I am continued to be so amazed by all the intelligent people that are involved in many common things in our world today. It makes me really appreciate the science and hard work that goes into all of these discoveries.
Although chemistry has never necessarily been my strong suit, it was interesting to learn the origins of how oxygen was discovered because it is literally all around us all the time. I also enjoyed the discussion of the characteristics of what a genius was. I feel there are many stereotypes that are made about what a genius is or is not. I feel that a genius may not fit a certain mold but may have similar traits to other geniuses and other great thinkers of the time. I also liked the discussion of trying to forget everything you know and come up with what air is. This really puts in perspective that many of these early discoverers did not have much to base their ideas off of. Also, it highlights that these people really had such intelligent ideas about the world and thought differently from others. We can reflect back to the time of these great discoveries to to where we are in science now and really be grateful for all that it was and has become.
Learning about Pasteur in detail and getting to know all the things he have done makes me excited to visit Arbois. It was interesting to hear about his great impact in chemistry with asymmetry, racemic mixtures and chirality because I have been learning about those things in classes for many years now. This discovery then led to his discovery of what fermentation actually is which is a aspect of food science and chemistry that I find interesting. Also, his discovery of vaccines is such an important scientific advancement that has such a significant impact on us to this day. I always think its interesting to learn about early scientists who essentially had nothing to base their ideas off of and yet they thought of so many things that were found to be true while designing experiments to support it. Additionally, that throughout the presentation, the different cities of France were referenced on a map so that we could understand their distance relevant to where we will be on our trip. It also provides a nice perspective of how close we are to the homes of many discoveries. Overall, it was nice to learn about Pasteur in depth before going to Arbois and hopefully there will be more to be discovered while we are there.
I always enjoy an opportunity to learn about women in history, especially if it has to do with science. It was interesting to learn about the women in the very beginning and where the roots of many things with women in science began. There was one thing in particular that I noticed throughout this presentation and that was, when women are talked about in history, their husbands are always mentioned as well. For example when Marie-Anne Lavoisier was mentioned, it was mentioned that she was the wife of Antoine Lavoisier. For this specific example I understand that her husband helped her in the lab but I feel that when women are mentioned in history, whom they were married to is always mentioned even if they are of no relevance. Also, I feel when men are mentioned in history when making a scientific discovery their wives are not often mentioned. Not sure if there is actually any significance of this but I just thought that it was interesting how women’s husbands are usually mentioned when talked about in history and correlates to the theme that women were often not given credit/given less credit than men/ adding men alongside women give them more credibility. I would definitely like to know if anyone else notices this or knows more about this? It is just something I couldn’t help but notice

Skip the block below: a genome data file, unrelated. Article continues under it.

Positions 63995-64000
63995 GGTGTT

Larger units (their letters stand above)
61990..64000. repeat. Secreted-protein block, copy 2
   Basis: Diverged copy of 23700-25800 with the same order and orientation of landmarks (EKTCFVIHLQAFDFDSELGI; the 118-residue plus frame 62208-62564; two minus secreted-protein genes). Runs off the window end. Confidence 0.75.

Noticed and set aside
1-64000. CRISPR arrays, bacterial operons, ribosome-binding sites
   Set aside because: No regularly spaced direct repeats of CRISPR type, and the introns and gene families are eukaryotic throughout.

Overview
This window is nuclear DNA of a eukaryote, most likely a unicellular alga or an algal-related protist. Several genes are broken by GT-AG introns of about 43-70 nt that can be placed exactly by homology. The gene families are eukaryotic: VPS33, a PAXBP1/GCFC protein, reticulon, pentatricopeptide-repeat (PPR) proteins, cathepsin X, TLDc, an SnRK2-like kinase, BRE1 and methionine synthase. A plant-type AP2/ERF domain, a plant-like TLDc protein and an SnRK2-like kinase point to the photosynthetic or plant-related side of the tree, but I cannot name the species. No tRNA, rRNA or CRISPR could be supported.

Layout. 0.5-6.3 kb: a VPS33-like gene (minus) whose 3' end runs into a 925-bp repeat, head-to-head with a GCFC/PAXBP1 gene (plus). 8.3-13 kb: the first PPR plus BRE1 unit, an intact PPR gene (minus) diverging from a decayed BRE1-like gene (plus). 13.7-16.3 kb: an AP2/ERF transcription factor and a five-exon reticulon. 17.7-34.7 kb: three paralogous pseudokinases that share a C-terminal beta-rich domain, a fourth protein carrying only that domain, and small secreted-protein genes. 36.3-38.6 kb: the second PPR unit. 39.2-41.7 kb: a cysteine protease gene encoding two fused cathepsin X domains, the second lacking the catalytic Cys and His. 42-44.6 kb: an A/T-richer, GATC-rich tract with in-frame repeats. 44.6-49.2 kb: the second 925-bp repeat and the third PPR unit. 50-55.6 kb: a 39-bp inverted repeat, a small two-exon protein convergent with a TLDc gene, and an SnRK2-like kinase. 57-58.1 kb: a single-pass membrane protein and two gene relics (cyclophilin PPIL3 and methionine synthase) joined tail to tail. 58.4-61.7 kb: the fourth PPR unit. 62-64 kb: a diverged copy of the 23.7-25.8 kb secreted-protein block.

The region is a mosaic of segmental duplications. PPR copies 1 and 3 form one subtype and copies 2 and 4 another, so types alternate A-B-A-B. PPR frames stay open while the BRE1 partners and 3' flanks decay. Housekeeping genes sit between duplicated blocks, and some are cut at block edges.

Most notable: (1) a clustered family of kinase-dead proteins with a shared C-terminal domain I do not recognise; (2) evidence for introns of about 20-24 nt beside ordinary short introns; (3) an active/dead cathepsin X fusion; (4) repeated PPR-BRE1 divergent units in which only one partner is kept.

Overall, I really enjoyed this talk. Listening to history of women in science is very engaging and always interesting. I always want to learn more about the amazing things women have done!
Going to Orton Hall for Dr. Gnidovec’s talk was a really awesome experience. I had not spent much time in that building before so it was nice getting to visit it and see the character that it has. I also thought his talk was really interesting and engaging. Previous to his talk, I did not think fossils were very interesting but after hearing what he had to say, it sparked an interest in me. I also enjoyed how he related different artifacts and stories to museums we will go to on our trip. I also liked how he passed different fossils around the room so that we got to see them first hand. Overall, a very surprising and interest experience for me!
Carol’s talk was very interesting and knowledgable. You can really tell she has a true passion and deep knowledge of Darwin. She also knew a great deal about other people, ideas, and events that influenced Darwins theory. I enjoyed how she started from the very beginning with the earliest theorists and philosophers. Additionally I enjoyed how she touched on so many different subject areas (Geology, Theology, History, ect.) that have impacted all the people whom she discussed. This really showed the whole picture of how all of these ideas came to be and why. About mid-way through the lecture the “Finding Darwin” activity was distributed. I thought this activity was a good way to discuss with others about what they know about Darwin and connect information together to answer the questions. Overall, this lecture was informative and engaging; I really appreciated getting a chance to get to know even more about Darwin.
Listening to Dr. Jan Weisenberger’s talk was both interesting and inspiring. I especially enjoyed how she started from the very beginning of OSU, regarding history and discoveries, and worked her way to more recent events. Getting to see where OSU originally started and how it has developed over the years historically and scientifically was very fascinating. Additionally, I enjoyed that she highlighted on many women in OSU’s history that have made an impact on science. I feel that it is very important to talk about women in science and discoveries made by women, especially long ago. Overall, I learned a lot from Dr. Jan Weisenberger’s talk and it sparked my interests further into history and science.